We’ll have up-to-the-minute coverage of all of it throughout the day. As is usual at the Bangor Daily News, we’ll keep track of developments through our live blog and fancy veto widget, which you should bookmark and check back on frequently. — Christopher Cousins

Quick hits

  • LePage took his fight with Maine’s U.S. senators to the op-ed page of The Wall Street Journal on Tuesday. The governor has been hammering Republican Susan Collins and independent Angus King since their Friday votes against a Republican plan to repeal and replace the Affordable Care Act, but he ramped it up on Tuesday with a Wall Street Journal op-ed headlined “Maine’s Two Senators Let Us Down.” It was similar to a radio address from LePage on Tuesday, saying the two senators “are worse than out of touch — they are downright dangerous” to Maine and the economy. — Michael Shepherd
  • Lawmakers will also hold votes Wednesday on bond proposals, but Republicans still look poised to reject two bonds backed by LePage. Not much has changed since the Legislature’s last session in July, when action on a $40 million student debt relief bond and a $55 million commercialization bond for Maine’s biomedical industry was stalled for lack of support from Republicans. The Republican governor was pessimistic about their fates in a WVOM interview on Tuesday, saying, “There’s no investment coming into Maine, so we’re going to have to reinvent ourselves as a state but it’s the Republicans that are saying no and I can’t believe it. I just can’t believe they’re so narrow-minded.” He vowed to “campaign very hard” on the issue before the 2018 session, a possible allusion to more town hall meetings across the state between now and the new year. — Michael Shepherd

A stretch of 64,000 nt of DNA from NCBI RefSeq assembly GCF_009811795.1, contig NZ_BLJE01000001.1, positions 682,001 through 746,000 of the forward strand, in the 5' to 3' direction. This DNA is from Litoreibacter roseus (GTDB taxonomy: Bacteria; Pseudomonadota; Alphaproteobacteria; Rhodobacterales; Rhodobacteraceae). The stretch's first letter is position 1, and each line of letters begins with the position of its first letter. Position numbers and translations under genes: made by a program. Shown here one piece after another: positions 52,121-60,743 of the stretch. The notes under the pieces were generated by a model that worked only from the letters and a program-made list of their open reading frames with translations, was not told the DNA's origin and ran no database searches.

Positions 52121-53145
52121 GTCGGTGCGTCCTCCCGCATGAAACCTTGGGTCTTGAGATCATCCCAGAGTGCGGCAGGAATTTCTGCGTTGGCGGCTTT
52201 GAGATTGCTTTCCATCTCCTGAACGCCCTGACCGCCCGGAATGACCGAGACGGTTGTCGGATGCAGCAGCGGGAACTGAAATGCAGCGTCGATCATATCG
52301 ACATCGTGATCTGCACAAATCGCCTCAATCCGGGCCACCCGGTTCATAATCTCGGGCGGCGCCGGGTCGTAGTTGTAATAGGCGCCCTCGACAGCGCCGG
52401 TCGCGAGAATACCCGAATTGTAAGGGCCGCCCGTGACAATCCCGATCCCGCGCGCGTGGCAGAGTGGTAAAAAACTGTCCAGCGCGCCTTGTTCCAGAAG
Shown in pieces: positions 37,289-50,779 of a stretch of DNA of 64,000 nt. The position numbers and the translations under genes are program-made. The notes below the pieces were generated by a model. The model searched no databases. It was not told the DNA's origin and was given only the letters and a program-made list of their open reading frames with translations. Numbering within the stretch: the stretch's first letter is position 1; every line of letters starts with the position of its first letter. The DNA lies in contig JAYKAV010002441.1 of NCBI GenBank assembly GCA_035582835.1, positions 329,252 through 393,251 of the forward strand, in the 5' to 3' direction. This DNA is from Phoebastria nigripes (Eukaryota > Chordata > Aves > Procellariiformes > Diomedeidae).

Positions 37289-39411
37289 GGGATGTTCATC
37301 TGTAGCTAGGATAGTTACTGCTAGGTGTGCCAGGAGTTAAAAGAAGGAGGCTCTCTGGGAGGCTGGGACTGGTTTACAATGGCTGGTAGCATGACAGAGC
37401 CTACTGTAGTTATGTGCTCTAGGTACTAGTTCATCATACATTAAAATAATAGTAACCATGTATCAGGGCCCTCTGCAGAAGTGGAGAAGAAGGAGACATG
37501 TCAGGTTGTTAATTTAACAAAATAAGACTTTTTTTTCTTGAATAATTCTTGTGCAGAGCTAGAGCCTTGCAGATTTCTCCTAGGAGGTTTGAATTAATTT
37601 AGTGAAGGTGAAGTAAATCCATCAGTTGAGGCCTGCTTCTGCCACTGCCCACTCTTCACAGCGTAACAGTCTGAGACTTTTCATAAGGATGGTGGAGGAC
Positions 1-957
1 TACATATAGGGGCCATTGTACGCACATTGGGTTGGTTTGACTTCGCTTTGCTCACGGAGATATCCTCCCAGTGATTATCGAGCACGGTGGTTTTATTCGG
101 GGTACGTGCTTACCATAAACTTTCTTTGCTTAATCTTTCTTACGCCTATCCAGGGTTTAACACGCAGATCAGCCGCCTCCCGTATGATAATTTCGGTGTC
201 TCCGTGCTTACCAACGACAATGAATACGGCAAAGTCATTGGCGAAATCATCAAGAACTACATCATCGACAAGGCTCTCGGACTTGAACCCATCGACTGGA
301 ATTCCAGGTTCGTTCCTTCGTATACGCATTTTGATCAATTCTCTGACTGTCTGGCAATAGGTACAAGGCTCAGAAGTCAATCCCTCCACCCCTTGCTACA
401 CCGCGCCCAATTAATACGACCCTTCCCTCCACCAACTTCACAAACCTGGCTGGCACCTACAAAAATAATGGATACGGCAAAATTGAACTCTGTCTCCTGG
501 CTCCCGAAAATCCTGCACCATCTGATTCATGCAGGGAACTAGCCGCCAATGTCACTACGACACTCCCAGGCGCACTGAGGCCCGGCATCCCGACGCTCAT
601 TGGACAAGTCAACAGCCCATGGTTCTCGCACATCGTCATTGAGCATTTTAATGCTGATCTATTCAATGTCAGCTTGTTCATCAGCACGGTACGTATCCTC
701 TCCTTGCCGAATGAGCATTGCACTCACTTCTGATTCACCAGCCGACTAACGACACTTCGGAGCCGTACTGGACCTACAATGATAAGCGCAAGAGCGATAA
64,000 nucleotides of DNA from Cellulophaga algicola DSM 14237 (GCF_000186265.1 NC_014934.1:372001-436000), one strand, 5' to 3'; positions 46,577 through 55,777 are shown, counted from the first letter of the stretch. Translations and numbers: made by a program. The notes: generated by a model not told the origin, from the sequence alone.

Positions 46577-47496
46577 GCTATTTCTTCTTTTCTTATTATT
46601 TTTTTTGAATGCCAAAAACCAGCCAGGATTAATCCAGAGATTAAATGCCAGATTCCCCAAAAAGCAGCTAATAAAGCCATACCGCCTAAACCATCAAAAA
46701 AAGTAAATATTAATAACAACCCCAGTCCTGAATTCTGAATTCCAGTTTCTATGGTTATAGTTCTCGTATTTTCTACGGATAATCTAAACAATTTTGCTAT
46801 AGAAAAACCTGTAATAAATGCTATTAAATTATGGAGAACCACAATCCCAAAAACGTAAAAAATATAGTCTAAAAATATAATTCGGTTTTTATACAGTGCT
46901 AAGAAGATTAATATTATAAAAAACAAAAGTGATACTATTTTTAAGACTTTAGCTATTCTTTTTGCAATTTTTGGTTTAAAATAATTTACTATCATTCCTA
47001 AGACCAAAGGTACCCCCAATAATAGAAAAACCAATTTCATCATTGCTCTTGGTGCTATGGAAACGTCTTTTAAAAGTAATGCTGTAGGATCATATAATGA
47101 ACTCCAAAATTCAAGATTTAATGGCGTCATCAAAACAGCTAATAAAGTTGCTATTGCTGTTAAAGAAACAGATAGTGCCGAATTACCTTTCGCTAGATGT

• A Republican representative is trying to have a Democratic rep expelled from the House because of his violent statements against Donald Trump. Rep. Larry Lockman, R-Amherst, will introduce a House order today against Rep. Scott Hamann, D-South Portland, that seeks to discipline him for an obscene Facebook rant last month that ended with Hamann saying “Trump is a half-term president, at most, especially if I ever get within 10 feet of that pussy.” The post, which Hamann has said was a form of political satire, caused a state and national uproar. Hamann was expelled from two legislative committees by House Speaker Sara Gideon, D-Freeport, made the subject of a Secret Service investigation, and in late July he resigned from his job at Good Shepherd Food Bank, citing threatening calls and other communications to the organization. Hamann apologized for the post during a July 20 speech on the House floor but that’s not enough for Lockman, who is calling for Hamann to be booted from the House under a provision of the Maine Constitution that allows a member to be expelled for misconduct. The order is unlikely to gain enough traction in the Democrat-controlled House. — Christopher Cousins